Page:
New technologies could deliver detailed emergency information to the public with pictures and videos of evacuation routes, storm tracks, and shelter information – increasing community preparedness before, during, and after a disaster. The media alerts will be able to include multilingual and multi-format information to warn non-English speaking populations and people with access and functional needs.  

“FEMA is committed to working with the private sector to examine and improve future alerts and warnings,” said Roger Stone, Acting Assistant Administrator for National Continuity Programs. “New systems could someday include pictures and video as part of the advanced alert and warning information provided to the general public.”

One such technology being considered is the Advanced Warning and Response Network (AWARN).  AWARN works by using advanced capabilities in the next generation of digital television broadcast system called ATSC 3.0 being standardized by the Advanced Television Systems Committee.  The emerging television broadcast standard provides for the transmission of large media rich, data messages over-the-air to mobile, portable, and fixed television and video devices without interrupting ongoing television shows.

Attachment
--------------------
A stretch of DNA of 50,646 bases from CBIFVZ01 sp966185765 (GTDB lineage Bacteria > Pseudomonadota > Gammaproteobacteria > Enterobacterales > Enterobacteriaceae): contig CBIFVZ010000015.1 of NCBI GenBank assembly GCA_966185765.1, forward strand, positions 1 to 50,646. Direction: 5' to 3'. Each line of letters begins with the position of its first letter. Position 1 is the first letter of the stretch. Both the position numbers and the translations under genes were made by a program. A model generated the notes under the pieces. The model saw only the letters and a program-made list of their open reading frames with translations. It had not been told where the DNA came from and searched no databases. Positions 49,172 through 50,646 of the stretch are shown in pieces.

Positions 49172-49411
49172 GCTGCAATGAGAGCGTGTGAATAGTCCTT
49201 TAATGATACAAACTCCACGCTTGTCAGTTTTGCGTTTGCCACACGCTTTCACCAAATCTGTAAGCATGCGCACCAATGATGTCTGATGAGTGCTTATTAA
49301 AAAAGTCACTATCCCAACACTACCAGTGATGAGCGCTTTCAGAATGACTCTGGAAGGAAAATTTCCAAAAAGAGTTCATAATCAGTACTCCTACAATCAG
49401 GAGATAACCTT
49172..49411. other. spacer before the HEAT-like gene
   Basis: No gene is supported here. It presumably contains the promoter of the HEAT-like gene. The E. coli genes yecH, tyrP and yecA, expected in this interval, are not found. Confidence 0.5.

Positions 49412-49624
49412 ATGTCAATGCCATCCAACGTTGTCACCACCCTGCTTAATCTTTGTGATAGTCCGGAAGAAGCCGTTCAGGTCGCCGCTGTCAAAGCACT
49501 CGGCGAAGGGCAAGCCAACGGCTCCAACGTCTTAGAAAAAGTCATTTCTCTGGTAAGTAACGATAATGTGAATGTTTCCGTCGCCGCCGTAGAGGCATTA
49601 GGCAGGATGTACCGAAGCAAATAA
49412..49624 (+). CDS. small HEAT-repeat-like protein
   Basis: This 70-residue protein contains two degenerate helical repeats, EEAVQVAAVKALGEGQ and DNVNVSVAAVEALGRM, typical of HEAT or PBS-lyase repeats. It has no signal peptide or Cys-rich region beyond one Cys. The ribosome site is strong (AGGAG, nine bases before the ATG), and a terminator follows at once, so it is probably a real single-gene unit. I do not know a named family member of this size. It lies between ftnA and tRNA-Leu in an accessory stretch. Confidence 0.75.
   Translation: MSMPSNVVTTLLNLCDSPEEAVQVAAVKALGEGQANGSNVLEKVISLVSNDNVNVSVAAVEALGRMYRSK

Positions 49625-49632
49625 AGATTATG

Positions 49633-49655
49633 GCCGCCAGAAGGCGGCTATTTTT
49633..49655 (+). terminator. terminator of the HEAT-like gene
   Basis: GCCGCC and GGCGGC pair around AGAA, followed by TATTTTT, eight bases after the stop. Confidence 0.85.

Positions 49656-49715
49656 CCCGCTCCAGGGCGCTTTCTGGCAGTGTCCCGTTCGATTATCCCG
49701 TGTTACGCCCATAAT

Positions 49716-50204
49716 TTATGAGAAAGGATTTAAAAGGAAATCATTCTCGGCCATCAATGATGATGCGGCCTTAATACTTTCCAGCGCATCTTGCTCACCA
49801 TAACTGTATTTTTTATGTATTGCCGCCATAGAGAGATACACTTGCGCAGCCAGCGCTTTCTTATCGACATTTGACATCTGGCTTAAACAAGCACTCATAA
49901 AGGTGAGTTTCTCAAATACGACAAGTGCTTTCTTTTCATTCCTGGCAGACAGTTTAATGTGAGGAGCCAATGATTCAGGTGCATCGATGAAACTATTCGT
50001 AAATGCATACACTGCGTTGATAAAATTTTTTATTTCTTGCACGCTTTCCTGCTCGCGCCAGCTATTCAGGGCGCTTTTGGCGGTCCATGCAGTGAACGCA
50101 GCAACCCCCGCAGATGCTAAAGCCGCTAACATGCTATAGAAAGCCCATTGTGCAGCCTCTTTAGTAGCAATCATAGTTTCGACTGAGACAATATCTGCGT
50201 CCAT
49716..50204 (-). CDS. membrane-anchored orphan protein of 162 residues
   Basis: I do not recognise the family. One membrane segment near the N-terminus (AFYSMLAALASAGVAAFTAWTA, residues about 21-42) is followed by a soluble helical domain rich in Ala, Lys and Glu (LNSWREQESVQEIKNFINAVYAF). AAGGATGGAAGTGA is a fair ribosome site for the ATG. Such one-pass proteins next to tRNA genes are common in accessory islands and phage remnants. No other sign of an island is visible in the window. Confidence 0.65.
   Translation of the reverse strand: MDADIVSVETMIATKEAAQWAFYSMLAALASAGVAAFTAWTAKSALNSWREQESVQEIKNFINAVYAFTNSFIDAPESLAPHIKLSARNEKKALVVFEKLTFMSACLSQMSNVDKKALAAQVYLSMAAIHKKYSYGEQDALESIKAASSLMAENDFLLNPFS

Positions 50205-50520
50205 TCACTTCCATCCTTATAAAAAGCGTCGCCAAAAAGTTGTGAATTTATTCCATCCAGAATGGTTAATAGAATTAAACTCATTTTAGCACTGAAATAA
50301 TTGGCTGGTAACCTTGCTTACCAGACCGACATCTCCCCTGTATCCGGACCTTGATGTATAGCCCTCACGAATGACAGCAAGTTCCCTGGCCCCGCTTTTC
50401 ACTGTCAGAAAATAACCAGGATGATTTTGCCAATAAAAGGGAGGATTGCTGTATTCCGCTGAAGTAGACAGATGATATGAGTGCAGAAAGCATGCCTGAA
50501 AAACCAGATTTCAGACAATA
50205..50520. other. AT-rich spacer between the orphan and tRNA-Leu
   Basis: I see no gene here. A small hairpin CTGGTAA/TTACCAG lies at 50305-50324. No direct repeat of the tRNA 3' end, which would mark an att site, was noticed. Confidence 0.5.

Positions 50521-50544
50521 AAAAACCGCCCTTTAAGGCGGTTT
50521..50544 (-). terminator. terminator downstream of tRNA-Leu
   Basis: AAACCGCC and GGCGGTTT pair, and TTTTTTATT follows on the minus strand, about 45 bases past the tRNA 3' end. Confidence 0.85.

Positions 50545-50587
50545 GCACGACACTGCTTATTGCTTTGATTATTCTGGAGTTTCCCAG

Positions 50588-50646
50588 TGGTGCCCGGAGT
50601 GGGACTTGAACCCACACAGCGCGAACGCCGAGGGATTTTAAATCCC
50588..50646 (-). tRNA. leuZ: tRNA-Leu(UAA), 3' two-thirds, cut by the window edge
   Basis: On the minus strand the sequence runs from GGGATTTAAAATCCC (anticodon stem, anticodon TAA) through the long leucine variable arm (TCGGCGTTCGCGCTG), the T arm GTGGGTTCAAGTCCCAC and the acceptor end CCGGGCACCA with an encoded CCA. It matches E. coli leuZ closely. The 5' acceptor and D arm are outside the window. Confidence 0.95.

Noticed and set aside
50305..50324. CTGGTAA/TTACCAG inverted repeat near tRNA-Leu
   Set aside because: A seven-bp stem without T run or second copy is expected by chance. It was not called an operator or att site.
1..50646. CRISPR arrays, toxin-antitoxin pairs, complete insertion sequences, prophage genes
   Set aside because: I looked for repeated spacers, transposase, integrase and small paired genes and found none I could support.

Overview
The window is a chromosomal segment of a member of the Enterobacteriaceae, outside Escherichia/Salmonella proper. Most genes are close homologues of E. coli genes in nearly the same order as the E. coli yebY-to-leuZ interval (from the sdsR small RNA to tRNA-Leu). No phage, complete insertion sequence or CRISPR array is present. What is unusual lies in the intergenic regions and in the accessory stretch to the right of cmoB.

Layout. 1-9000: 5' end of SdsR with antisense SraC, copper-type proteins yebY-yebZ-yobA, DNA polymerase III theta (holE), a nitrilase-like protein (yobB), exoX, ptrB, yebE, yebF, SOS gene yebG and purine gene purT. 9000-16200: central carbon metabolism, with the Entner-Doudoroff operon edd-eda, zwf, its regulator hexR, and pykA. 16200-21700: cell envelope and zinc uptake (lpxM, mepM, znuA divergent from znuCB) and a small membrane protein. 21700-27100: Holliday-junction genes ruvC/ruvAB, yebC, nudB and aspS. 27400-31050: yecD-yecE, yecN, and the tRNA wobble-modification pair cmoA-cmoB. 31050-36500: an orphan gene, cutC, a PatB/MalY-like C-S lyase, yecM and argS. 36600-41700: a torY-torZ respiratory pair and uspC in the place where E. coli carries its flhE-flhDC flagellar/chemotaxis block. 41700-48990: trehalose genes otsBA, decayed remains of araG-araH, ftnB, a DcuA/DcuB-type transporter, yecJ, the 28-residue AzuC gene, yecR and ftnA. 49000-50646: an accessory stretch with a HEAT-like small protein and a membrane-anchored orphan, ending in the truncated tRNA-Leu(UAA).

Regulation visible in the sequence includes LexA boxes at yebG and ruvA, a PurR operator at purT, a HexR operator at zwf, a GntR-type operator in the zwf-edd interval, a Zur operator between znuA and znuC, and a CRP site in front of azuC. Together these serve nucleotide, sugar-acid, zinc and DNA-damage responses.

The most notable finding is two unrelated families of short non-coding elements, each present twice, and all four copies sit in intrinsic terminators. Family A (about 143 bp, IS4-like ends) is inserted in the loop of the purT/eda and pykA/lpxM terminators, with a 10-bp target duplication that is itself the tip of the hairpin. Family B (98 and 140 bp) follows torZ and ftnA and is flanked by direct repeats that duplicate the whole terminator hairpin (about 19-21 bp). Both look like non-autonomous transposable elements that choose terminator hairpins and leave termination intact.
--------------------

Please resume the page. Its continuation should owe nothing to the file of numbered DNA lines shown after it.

FEMA’s IPAWS is a national system for local alerting. IPAWS enables authorities at all levels of government to alert and warn people in areas endangered by disasters. IPAWS is used by federal, state, and local authorities to send emergency alerts to cellular phones as Wireless Emergency Alerts (WEAs), to radio and television as Emergency Alert System (EAS) broadcasts, to NOAA Weather Radios, and to an All-Hazards Alert and Information Feed for Internet applications, services, and websites.

For more information on IPAWS, go to


FEMA's mission is to support our citizens and first responders to ensure that as a nation we work together to build, sustain and improve our capability to prepare for, protect against, respond to, recover from and mitigate all hazards.

Follow FEMA online at,, and  Also, follow Administrator Craig Fugate's activities at